As far as just plugging it into the database, I suppose Rails is as close as you're going to get unless you just want to use a Content Management System (try joomla if you want a CMS). With Rails you build your database backend, then create a few lines of code to have Rails pull out the data and put
  • I'm going gung ho into RoR. I've bought the book from the Pragmatic Studio. I've bought TextMate. But I continue to hit a dead end. And its not getting away from scaffolding. No it comes down to an admin interface. RoR needs one desperately. And now. Django has one built in. Every tutorial on Rails is basically a one table tutorial with an occasional lookup table thrown in. Please somebody point me to a comprehensive step by step tutorial that details the creation of an administrative side of a we
    • The AWDR book from Pragmatic includes material on creating an admin interface to the Depot application. I've found that to be a useful starting point for my own efforts. Chad Fowler's upcoming Rails Recipes book also has information on authentication. There are also a good number of auth plugins to be found on the wiki (wiki.rubyonrails.org), though I've found that it's simple enough to roll your own.

      Once you've worked out your authentication, it's pretty easy to use scaffolding to create the basics of yo
    • During the snakes and rubies talk david was asked about admin interfaces. He said something like "ROR doesn't really need one because there is a shell and you can work directly with activerecord objects from the shell, this is better then an admin screen".

      His take is that you can work right inside the framework using nothing but ruby to manipulate your activerecord objects. This should be better then directly manipulating your tables because theoretically your activerecord objects keep your relations, valid
  • by Qbertino (265505) on Tuesday February 28, 2006 @08:57AM (#14816056)
    Hey, Guys! Get with the programm. Ruby on Rails is so last-season.
    Django [djangoproject.com] is where the musics at. And for good reasons too. It's more mature, easyer to use, faster in developement, less performance hungry, has a documentation that's up to date and has a grown up backend kit. It's only that they GPLd it last summer, that's why it hasn't gotten all the press yet.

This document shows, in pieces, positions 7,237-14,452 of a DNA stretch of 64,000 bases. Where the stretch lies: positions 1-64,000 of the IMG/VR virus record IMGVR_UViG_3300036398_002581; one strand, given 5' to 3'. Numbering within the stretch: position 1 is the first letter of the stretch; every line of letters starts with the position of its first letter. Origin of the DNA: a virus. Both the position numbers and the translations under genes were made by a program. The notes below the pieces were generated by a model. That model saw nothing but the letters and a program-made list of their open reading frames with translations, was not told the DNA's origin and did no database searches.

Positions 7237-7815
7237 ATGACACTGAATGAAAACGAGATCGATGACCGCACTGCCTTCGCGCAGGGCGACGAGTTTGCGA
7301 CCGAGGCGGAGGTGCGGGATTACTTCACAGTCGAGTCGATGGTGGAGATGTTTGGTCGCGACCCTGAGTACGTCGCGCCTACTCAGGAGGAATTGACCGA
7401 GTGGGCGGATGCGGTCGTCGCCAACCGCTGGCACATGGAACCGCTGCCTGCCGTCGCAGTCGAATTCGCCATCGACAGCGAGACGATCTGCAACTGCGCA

And this is not to start a flamewar. Compare them both and you'll see what I mean.
    The RoR and Django guys are good friends btw.
  • I hope they've told this guy [onlamp.com] about this new article.
  • no Locomotive love? (Score:3, Informative)

    by cygnus (17101) on Tuesday February 28, 2006 @11:45AM (#14817525) Homepage
    i'm kind of bummed that they didn't mention Locomotive [raaum.org], which really makes getting started with Rails very very easy. it seems like every Rails tutorial starts with "OK compile Ruby, install Gems, install Rails, install and configure MySQL, and 10 hours later, you can use this really simple framework!" when with Locomotive and SQLite3, you can basically just download one app, click two buttons, and start typing.
    • I used Locomotive when I was playing with RoR a few months back and it is amazingly simple. Locomotive is easy to install, run, and even easy to get rid of if necessary (just drag it to the trash like everything else).

      Andrew
  • WebObjects (Score:3, Interesting)

    by macserv (701681) on Tuesday February 28, 2006 @02:40PM (#14819618)
    I don't understand why someone would want to use Ruby on Rails on Mac OS X, when WebObjects comes with the developer tools, is an enterprise-class Java app server, and is way faster in both development and deployment (on Mac, Windows, Unix, or Linux) than anything else I've seen.

    It really is the best kept secret in the web app world. If you've not tried it, you might want to give it a shot.
  • Catalyst [perl.org] is the hot new Perl based Model-View-Controller framework. It's been out for about a year, it's production ready easy for any competent programmer to work with, and backed by massive collection of libraries on CPAN [cpan.org]. It has a large friendly and active user community, which you can find via the website.

    Me, I'm using it for lots of things - my project of the moment is gluing in some of the tasty AI modules on CPAN into it for automatic classification.